#5: There are many expats living here

If you want to find an English-speaking community, there are many expat and digital nomad groups in Puerto Vallarta.

My two best groups are Living in Puerto Vallarta and Puerto Vallarta Digital Nomads. You can read the posts, ask questions, and get valuable answers from expats who are already living here.

I understand that sometimes, when moving to a new area, you want the opinion of your fellow Americans/Canadians/British opinions so these are very good places to find these people.

In the end, it will also benefit you as you will be able to find friends and a community to belong to here.

moving to puerto vallarta

#6: There are International schools

If you are moving to Puerto Vallarta with kids and prefer them to go to an International school, there are many English-instructed schools here.

The pricing for International schools is from US$700 – US$3,500 a month, which is quite expensive. I also know some of my friends who have enrolled their kids in public school but these are the ones who are living here permanently.

I have some clients who are only staying here for a maximum of one year to test the waters so they prefer to enroll their children in international schools.

Some of the best International schools in Puerto Vallarta are the British-American School, Accelerated International School, American School of Puerto Vallarta, and Vallarta International Academy.

As I am not a mother and have no kids, I can’t really say what’s the best school but my team can always find out for you so get in touch with us!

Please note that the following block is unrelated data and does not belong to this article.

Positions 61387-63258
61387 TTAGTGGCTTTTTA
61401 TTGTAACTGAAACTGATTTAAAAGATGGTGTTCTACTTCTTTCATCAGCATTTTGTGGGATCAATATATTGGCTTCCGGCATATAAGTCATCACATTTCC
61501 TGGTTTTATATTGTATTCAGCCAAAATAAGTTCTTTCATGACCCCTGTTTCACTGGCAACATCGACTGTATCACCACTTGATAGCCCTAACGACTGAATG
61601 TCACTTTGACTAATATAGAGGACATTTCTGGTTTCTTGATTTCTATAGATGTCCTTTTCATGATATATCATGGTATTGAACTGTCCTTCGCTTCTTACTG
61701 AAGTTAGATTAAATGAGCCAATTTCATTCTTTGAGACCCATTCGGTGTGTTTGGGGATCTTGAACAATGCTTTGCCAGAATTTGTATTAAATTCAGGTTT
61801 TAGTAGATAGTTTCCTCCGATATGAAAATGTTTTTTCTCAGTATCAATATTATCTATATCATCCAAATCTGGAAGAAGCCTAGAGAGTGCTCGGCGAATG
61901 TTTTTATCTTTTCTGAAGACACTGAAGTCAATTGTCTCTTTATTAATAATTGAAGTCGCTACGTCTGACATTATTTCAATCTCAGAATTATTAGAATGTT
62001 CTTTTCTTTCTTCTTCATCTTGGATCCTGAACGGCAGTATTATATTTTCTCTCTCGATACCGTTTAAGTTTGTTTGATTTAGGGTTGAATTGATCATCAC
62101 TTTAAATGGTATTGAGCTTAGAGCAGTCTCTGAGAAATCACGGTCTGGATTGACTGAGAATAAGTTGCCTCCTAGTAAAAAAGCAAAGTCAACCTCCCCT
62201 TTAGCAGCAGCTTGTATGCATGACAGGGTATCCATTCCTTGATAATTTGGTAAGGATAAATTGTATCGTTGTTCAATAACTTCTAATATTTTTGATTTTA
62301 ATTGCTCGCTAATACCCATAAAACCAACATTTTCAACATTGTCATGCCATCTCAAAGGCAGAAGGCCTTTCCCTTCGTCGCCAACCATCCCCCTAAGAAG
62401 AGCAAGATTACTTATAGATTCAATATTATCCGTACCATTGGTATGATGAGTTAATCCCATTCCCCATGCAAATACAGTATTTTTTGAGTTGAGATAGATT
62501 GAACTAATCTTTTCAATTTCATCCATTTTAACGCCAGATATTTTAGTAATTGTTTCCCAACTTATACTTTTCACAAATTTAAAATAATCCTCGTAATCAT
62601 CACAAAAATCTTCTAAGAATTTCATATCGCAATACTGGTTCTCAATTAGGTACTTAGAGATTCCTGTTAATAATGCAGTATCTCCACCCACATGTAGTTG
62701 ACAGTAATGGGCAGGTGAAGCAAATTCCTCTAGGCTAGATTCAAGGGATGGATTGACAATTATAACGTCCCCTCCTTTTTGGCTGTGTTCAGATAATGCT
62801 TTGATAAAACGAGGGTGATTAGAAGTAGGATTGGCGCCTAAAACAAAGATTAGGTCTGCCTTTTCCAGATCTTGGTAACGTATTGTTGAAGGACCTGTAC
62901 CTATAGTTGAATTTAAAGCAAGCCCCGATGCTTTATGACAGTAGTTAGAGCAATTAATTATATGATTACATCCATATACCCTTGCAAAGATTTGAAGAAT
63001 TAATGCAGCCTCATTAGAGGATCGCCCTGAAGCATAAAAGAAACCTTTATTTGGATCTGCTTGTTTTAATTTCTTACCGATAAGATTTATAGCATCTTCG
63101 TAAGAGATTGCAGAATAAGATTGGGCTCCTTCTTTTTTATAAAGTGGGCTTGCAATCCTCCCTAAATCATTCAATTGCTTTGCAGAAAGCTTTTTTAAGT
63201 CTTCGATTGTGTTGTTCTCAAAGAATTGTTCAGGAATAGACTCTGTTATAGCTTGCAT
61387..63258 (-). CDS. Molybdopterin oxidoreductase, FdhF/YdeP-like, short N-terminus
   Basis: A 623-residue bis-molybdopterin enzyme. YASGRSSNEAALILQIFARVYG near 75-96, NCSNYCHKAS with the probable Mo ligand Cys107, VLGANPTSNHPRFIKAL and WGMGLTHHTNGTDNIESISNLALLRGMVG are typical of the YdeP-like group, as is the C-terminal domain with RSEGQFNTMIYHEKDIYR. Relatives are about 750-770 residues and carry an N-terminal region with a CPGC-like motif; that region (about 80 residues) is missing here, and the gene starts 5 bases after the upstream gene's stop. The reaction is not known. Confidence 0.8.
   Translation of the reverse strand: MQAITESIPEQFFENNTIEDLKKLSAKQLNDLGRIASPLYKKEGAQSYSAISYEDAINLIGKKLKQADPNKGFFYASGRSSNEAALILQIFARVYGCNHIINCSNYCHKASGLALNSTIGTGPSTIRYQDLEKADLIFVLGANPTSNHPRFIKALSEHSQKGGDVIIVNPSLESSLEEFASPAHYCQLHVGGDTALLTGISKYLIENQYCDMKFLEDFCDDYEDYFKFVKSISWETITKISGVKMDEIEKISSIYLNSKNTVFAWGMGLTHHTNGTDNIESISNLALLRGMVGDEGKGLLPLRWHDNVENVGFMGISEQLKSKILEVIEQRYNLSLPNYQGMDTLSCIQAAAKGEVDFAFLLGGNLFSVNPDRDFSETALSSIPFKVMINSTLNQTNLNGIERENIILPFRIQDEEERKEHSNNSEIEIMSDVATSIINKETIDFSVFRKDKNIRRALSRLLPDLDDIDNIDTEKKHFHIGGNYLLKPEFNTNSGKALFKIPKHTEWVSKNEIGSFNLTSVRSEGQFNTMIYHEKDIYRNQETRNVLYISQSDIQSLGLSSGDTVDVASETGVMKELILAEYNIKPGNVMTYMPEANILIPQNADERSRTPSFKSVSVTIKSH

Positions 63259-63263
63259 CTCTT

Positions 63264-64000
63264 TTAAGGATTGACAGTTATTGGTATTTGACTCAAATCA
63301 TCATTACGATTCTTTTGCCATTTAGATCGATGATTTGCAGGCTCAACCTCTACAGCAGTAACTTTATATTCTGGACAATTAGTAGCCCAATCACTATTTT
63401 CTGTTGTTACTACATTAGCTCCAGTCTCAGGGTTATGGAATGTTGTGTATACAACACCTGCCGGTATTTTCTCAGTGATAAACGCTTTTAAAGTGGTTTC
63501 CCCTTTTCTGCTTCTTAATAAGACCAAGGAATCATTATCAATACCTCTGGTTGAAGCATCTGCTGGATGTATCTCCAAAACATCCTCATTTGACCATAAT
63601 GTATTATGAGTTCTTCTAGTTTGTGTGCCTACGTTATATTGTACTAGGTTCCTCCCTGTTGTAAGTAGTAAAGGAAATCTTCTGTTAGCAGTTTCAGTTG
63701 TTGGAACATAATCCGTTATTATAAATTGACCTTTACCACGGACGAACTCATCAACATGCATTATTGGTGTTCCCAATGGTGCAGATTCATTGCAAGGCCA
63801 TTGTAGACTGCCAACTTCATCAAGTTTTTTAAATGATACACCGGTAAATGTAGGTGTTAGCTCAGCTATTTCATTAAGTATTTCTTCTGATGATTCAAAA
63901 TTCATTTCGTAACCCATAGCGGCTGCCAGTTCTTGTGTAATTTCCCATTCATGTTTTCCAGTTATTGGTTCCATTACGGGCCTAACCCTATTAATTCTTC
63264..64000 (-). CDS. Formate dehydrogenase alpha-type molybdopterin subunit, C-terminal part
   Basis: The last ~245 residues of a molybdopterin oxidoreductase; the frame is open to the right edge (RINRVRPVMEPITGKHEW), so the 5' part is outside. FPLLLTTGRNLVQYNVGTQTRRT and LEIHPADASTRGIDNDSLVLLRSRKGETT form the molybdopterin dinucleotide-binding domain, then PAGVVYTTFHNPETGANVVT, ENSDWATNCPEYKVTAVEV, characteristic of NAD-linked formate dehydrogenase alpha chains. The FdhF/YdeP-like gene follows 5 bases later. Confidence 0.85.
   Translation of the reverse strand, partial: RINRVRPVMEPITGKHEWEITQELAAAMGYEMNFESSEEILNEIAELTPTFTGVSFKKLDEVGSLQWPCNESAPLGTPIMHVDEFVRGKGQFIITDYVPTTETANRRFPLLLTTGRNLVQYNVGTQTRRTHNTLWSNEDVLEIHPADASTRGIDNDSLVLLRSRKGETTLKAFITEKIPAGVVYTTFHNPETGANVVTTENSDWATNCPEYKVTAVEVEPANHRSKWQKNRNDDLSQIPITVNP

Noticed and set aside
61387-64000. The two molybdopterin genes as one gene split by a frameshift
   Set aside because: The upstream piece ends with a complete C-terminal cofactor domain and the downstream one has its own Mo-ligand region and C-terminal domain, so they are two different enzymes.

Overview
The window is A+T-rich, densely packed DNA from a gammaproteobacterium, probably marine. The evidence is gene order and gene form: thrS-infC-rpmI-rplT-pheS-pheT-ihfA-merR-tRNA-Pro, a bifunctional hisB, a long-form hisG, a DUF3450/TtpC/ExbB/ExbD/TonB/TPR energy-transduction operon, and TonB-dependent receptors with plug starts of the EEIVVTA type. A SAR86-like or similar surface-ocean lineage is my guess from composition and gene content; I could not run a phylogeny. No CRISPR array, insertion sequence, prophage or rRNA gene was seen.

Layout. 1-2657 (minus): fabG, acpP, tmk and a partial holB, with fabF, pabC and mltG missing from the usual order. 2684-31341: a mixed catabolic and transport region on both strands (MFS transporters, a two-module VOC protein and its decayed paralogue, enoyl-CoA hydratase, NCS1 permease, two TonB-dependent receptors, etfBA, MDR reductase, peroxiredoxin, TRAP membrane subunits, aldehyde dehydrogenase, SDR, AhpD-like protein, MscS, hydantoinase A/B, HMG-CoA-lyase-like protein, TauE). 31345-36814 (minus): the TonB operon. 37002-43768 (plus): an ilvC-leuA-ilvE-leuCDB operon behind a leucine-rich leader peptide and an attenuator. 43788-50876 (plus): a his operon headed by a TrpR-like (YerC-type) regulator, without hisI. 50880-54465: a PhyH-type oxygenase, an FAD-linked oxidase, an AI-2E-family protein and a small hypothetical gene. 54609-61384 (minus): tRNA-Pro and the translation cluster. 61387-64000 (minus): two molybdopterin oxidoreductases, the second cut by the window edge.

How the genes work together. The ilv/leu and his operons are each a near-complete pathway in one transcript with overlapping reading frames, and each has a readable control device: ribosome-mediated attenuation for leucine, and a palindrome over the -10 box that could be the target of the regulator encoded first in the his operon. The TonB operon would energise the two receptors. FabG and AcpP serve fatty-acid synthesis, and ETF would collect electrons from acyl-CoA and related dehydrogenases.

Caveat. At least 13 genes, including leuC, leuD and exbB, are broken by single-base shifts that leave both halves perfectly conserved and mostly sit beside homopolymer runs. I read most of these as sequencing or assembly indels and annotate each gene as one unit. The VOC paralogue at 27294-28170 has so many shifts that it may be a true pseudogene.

moving to puerto vallarta

#7: Finding people to trust is hard

I’ve had to experience 3 different house cleaners, hundreds of delivery boys, and many carpenters before I cracked the code on who to trust.

No one has ever stolen from me before (thank God!) but my point is the quality of work in Mexico is usually very disappointing.

I’ve had many expat neighbors who said they have been stolen from or they paid service and it wasn’t rendered.

In this case, I feel like it’s a matter of being tenacious because Mexicans tend to have the mañana habit, a culture most Latin American countries inherited from the Spaniards.

You need to be extra patient because Mexicans will always tell you “tomorrow,” and you have to remind them constantly that there is work to do.

Before hiring people to do service at your home, make sure you did proper intel and asked your fellow expats for reference. I can pass my many contacts which I vetted personally if you need house cleaners, carpenters, repair people, etc.